As I visited the camp of 160 kids and 45 adults Thursday night during the Mesquite Nevada Stake of the Church of Jesus Christ of Latter Day Saints (LDS) re-enactment of their ancestors traveling across the country in the pioneer days, I was struck by how much everyone seemed to be enjoying the experience in spite of the hard work, hot days, and miles of desert and mountains.
The Church sponsored the four day, three night, trek through the desert and mountains for kids ages 14 to 18 that was designed to “make them understand their heritage and realize how good they have it nowadays.”
Kenyon Leavitt, who with his wife Marianne were the main coordinators and leaders of the group, said that his main hope is for the kids to learn that “they can do things that are hard.”
Saturday morning the hand cart train was due in Bunkerville. Around noon, people were lined up and down the streets anxiously awaiting the arrival of their children, mothers, fathers, friends, and others who had made walk. It was a carnival-like atmosphere, a real celebration.
I talked to a couple fathers who were waiting for their children to arrive.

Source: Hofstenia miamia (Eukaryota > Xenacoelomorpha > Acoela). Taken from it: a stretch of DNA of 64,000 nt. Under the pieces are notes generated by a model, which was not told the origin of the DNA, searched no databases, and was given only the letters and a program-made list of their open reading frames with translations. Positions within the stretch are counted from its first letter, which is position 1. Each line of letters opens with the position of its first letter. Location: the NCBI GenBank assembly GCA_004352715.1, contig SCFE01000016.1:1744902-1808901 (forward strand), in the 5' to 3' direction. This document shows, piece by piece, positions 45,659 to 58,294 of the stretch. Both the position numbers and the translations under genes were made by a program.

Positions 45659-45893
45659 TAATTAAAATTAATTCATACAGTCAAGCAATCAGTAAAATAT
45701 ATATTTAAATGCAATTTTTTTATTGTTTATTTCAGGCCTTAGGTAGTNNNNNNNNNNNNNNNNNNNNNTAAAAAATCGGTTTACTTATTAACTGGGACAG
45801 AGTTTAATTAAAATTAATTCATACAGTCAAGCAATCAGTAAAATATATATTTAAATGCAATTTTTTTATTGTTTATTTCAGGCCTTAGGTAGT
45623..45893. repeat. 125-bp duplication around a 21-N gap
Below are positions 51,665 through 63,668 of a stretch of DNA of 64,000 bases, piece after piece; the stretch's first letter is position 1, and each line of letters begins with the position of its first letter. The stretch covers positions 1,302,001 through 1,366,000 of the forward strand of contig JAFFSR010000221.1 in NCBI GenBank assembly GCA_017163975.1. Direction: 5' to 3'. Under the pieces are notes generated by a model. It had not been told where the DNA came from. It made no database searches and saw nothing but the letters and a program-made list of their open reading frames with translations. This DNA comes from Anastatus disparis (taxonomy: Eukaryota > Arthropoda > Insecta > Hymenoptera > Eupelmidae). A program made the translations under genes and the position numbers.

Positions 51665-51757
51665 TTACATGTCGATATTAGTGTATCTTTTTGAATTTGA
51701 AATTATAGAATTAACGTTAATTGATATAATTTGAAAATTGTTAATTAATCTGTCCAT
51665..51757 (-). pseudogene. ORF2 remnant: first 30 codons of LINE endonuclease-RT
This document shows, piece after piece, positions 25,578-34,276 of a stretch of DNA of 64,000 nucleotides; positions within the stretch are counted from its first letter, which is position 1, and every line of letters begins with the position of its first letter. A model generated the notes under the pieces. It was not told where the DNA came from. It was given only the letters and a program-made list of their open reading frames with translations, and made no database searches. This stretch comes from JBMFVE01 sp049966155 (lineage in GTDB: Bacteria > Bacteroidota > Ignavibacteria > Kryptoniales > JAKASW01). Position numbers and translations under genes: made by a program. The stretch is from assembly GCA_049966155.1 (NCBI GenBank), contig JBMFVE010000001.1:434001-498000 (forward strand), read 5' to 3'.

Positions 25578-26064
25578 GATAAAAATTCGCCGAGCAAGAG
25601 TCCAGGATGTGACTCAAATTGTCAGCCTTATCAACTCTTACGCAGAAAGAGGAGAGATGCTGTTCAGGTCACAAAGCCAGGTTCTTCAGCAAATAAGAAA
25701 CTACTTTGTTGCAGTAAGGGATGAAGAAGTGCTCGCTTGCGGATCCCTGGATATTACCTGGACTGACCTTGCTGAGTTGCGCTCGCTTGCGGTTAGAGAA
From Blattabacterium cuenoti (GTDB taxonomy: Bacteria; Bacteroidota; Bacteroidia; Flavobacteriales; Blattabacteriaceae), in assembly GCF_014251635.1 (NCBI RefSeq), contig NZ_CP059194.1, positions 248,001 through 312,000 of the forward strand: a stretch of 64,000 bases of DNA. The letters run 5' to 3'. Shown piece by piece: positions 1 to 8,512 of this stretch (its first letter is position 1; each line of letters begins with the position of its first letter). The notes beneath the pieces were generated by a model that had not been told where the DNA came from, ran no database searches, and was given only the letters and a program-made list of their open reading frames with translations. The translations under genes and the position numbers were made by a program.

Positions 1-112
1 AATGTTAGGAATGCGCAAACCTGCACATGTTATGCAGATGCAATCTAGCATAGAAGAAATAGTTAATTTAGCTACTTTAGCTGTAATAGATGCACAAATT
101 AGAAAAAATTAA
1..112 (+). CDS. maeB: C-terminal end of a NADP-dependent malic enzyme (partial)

Chad Poulson was waiting for his daughter, Kylie, who was on her second desert trek. “It’s a growing experience for her. She looks at it as a rite of passage,” he said.
And that’s a great way to describe this adventure. Some religions use baptisms or confirmations as a way to mark a significant milestone in a child’s life. The Mormon Church was using this in a similar fashion.
Cameron Mikkelson said his son Colton was on his first trek. “He’s going to learn to work hard. I think it’s important for kids to learn there’s something outside of video games and iPods. This will help put these kids in touch with their heritage.”
As the hand-cart train came through the last bit of desert, the crowds began calling out to them, welcoming them home. A few people ran alongside the weary travelers handing them ice-cold popsicles. It was almost wall-to-wall people as the train made its way to the Village Park.
Mike Wilson, Bowler Elementary School Principal, gave me a ride in his four-wheeler down to the Park. As we rode, through the streets, he reveled in the memories of his four days, expressing how proud he was of the kids.
“We thought they’d be worn out Friday night and eager to sleep. But we had a dance and music the last night and the kids were having a ball. Even after that, they didn’t want to sleep but wanted to stay up and visit.”
“The highlight of the trip was seeing how well the kids persevered and the bonding they had with those in their family,” he remarked.
Once in the Park, several of the kids ran through the refreshing water play area, drenching their sun-roasted, dusty clothing, reveling in the liquid downpour. Children and parents hugged, kissed, and cried tears of joy, wrapped in each other’s arms.
“Glad to be home,” Leavitt told me. He described to me his most memorable experience of the trip.
“The last full day we made the boys figure out how to get the carts up a